• I'm trying to use Mendeley Desktop to organize my references. So far it is promising, but I'm not sold yet. (Not thrilled that it isn't open source and that one needs an (albeit free) account to use it.)
  • I judged a middle school science fair. It was... almost what I expected. Not many students seemed to understand variability or sampling error (about what I thought), but three of the 20 or so projects I looked at were really phenomenal. I'd love to keep doing this judging if I have time.
  • I've got some larger posts in the works, and enough comic posts in a scratch file to keep me going for a while, but I prefer to do comics no more often than every-other-post. But still, whatever it takes to keep the Monday/Thursday update cycle going.
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Monte Carlo Tree Search in R

While I was working on my master's degree I took an introductory course in Monte Carlo methods (STA 6866 at UF). As is typical of grad school, a final project was required - in this case something related to a Monte Carlo method not covered in the course (we used Introduction to Monte Carlo Methods in R by Robert and Casella). I chose to do a brief report on and implementation of Monte Carlo Tree Search (MCTS).

The purpose of this post is not to introduce MCTS, but rather to post what I did for the project in case others find it useful. MCTS is a method that can be used to create an artificial intelligence (AI) for games (both video games and traditional games). As a proof-of-concept, I implemented MCTS as an AI for a game of Connect Four. (It was really 'Connect Three' on a 4x4 board due to computational constraints, but the concept remains the same and the code should generalize easily.) Connect Four is not an ideal use for the MCTS AI because it is a solved game (unlike Go or Chess). I chose to use Connect Four because it is easy to code in R, easy to play, and the purpose is to demonstrate the MCTS method for AI and not to create a truly competitive AI.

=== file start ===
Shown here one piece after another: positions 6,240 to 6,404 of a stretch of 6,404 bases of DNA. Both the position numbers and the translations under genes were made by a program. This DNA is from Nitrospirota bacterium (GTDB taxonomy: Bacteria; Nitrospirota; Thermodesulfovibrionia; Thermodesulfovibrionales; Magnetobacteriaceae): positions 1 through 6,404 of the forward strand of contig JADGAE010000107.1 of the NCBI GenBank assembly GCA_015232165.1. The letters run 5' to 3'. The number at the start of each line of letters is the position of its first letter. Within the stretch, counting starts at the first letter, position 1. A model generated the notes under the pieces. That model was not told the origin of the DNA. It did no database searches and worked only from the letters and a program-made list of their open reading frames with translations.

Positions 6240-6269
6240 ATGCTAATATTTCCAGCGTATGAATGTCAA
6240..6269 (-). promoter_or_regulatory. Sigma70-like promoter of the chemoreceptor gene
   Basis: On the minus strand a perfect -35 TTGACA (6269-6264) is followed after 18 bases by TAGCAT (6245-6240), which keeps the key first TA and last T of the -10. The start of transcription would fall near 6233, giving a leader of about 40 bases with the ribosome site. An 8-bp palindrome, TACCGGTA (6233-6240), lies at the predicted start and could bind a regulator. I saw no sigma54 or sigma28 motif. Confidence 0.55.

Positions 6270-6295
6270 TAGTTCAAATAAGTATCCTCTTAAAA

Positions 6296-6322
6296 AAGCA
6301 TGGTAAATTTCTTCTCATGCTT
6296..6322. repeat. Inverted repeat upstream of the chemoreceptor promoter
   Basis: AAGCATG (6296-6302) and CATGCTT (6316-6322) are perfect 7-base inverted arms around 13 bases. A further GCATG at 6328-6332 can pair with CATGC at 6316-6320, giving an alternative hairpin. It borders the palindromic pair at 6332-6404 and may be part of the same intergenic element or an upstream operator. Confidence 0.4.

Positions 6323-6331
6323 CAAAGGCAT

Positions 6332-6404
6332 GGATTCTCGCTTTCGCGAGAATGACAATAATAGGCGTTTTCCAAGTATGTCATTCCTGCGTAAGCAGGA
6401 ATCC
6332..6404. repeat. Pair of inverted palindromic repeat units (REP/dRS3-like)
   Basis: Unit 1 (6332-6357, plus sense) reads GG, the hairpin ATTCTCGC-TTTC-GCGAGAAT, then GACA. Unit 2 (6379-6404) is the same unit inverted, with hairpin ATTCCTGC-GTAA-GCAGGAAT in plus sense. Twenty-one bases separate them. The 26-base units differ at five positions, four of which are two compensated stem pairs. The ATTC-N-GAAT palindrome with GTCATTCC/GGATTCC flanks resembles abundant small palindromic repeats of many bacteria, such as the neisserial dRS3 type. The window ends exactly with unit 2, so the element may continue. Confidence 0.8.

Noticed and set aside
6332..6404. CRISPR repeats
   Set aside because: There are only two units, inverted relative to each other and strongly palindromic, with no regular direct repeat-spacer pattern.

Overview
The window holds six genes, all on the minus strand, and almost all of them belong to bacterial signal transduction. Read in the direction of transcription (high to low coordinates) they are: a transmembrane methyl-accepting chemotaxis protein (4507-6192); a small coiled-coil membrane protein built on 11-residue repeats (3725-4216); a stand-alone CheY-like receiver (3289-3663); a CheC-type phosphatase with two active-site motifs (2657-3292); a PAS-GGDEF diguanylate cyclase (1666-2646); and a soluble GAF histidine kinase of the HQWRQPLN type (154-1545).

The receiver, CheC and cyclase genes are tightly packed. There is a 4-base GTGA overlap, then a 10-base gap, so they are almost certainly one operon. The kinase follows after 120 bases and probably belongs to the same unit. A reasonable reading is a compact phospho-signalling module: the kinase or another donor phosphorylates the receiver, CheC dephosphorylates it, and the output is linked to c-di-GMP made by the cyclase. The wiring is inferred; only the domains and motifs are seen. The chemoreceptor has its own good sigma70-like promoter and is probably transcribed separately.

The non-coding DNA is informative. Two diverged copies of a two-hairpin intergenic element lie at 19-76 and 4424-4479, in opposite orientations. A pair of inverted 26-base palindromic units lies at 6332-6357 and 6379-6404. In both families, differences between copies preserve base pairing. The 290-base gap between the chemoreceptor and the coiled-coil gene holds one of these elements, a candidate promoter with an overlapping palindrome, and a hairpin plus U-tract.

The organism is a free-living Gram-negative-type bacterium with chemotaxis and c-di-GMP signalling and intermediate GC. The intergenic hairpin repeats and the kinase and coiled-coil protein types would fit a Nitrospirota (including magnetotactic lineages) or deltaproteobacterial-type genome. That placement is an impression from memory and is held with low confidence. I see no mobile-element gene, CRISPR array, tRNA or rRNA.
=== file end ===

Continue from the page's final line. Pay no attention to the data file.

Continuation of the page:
The relevant files are:

  • An R file that explains how to use the game and AI (OPEN-ME.R)
  • R code for the Connect Three/Four/K game (can choose Player 1 vs. Player 2, Player 1 vs. AI, or AI vs. AI) (connect-game-code.R)
  • R code for the MCTS AI (mcts-ai-avec-block.R contains deterministic code to make the AI play defensively if Player 1 can win in one move to make play more realistic; mcts-ai-sans-block.R does not contain the blocking code)
  • R code for a 'naive' AI (selects from the available moves without doing any weighting, coded for comparison purposes) (naive-ai.R)
  • A helper file previously detailed (pprint.R)
  • A file containing 25000 simulated games (giving this to the MCTS AI improves its performance) (BLR-4x4-AI1-24k.txt)
  • The report I wrote about MCTS for the class (pdf)

The report I wrote for class can be download here, and all of the other files are in one zip archive. If you found this useful, I'd love to hear about it. If you want me to do something else with this, also let me know.

A snippet of an a game being played in R.Update - December 8, 2014

It looks like the statistics department finally took down my old homepage. I've uploaded the files to this website instead. It may be worth repeating that this work was work done for a class, and, while I enjoyed doing it and learned a lot, I make no guarantees about the code or report.

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A comic for bootstrapping

I figured that it would be good to spice things up with a webcomic from a source other than xkcd, Dinosaur Comics, or Tree Lobsters. This comic about bootstrapping is from the Irregular Webcomic!, a webcomic I only discovered after specifically looking for comics related to statistics.

Comic #2653
"No. 2653" - Copyright CC BY-NC-SA 3.0 by David Morgan-Mar, irregularwebcomic.net
keywords: bootstrap; bootstrapping; Poisson distribution; stochastic process;

One reason I am particularly fond of Irregular Webcomic! is the thorough explanations provided on comics that may not be accessible to all. If you follow the image link to the website, there is a good explanation of what the bootstrap process is.